Blood test detects recurrent breast cancer and monitors treatment response
A blood test has been designed that can accurately detect the presence of advanced breast cancer and also may precisely monitor response to cancer treatment. The test, known as the cMethDNA assay, accurately detected the presence of cancer DNA in the blood of patients with metastatic breast cancers up to 95% of the time in laboratory studies.
Currently, no useful laboratory test exists to monitor patients with early stage breast cancer who are doing well, but could have an asymptomatic recurrence, said Saraswati Sukumar, PhD, of the Johns Hopkins Kimmel Cancer Center in Baltimore, Maryland. Generally, radiologic scans and standard blood tests are indicated only if a woman complains of symptoms, such as bone aches, shortness of breath, pain, or worrisome clinical examination findings. Otherwise, routine blood tests or scans in asymptomatic patients often produce false positives, leading to additional unnecessary tests and biopsies, and have not been shown to improve survival outcomes in patients with early stage breast cancer who develop a recurrence.
Sukumar said that the current approach to monitoring for recurrence is not ideal, and that "the goal is to develop a test that could be administered routinely to alert the physician and patient as soon as possible of a return of the original cancer in a distant spot. With the development of cMethDNA, we've taken a first big step toward achieving this goal."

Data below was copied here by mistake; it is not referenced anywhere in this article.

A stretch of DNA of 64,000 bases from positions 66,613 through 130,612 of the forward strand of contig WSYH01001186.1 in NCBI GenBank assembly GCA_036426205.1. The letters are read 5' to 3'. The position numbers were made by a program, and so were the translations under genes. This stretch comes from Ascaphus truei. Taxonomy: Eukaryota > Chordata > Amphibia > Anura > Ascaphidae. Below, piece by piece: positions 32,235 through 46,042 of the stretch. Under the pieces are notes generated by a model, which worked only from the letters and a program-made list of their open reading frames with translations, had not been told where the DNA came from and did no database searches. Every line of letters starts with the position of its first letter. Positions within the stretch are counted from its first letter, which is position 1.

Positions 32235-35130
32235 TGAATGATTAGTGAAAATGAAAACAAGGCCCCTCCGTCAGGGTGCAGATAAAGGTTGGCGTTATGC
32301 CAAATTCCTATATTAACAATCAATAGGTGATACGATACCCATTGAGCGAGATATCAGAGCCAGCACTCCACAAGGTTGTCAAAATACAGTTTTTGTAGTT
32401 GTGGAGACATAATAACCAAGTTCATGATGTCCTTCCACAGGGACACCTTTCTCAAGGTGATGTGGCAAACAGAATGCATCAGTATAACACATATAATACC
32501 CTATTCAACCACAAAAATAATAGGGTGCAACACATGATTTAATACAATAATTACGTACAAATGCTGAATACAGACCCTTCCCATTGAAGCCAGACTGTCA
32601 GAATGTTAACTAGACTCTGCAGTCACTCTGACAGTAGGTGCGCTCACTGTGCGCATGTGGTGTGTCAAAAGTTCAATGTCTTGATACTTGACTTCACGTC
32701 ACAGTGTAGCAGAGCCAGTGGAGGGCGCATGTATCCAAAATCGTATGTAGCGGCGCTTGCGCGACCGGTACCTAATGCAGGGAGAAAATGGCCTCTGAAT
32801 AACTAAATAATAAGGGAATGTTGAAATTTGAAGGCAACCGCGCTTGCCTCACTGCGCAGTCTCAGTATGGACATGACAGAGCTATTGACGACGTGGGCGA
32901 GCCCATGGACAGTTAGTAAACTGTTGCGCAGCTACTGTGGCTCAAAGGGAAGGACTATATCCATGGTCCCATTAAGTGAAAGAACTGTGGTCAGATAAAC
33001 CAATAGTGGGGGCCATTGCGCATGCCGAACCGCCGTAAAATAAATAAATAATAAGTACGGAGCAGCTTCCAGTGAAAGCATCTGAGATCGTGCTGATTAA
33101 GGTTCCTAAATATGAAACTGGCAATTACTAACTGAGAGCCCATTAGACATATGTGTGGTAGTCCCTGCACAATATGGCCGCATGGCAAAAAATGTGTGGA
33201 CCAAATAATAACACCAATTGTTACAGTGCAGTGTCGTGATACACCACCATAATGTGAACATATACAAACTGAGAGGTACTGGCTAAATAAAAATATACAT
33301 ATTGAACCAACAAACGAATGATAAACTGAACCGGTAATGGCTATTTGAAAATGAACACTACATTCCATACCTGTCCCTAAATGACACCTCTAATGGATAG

To design the test, Sukumar and her team scanned the genomes of primary breast cancer patients, as well as DNA from the blood of patients with metastatic cancer. They selected 10 genes specifically altered in breast cancers, including newly identified genetic markers AKR1B1, COL6A2, GPX7, HIST1H3C, HOX B4, RASGRF2, as well as TM6SF1, RASSF1, ARHGEF7, and TMEFF2, which Sukumar's team had previously linked to primary breast cancer.
The test detects hypermethylation, a type of chemical tag in one or more of the breast cancer-specific genes present in tumor DNA and detectable in cancer patients' blood samples. Hypermethylation often silences genes that keep runaway cell growth in check, and its appearance in the DNA of breast cancer-related genes shed into the blood indicates that cancer has returned or spread.
In one set of experiments, the researchers tested the assay's ability to detect methylated tumor DNA in blood samples from patients with breast cancer and from healthy women without breast cancer. The blood test was up to 95% accurate in distinguishing patients with metastatic breast cancer from healthy women.
The investigators also studied the assay's potential to monitor response to chemotherapy. They evaluated 58 blood samples from 29 patients with metastatic breast cancer, some taken before the initiation of therapy and some taken 18 to 49 days after starting a new chemotherapy regimen. In as little as 2 weeks, the test detected a significant decrease in DNA methylation in patients with stable disease or in those who responded to treatment; this decrease was not found in patients whose disease progressed or who did not respond to treatment.
Their research was published in Cancer Research (2014; doi:10.1158/0008-5472.CAN-13-3392).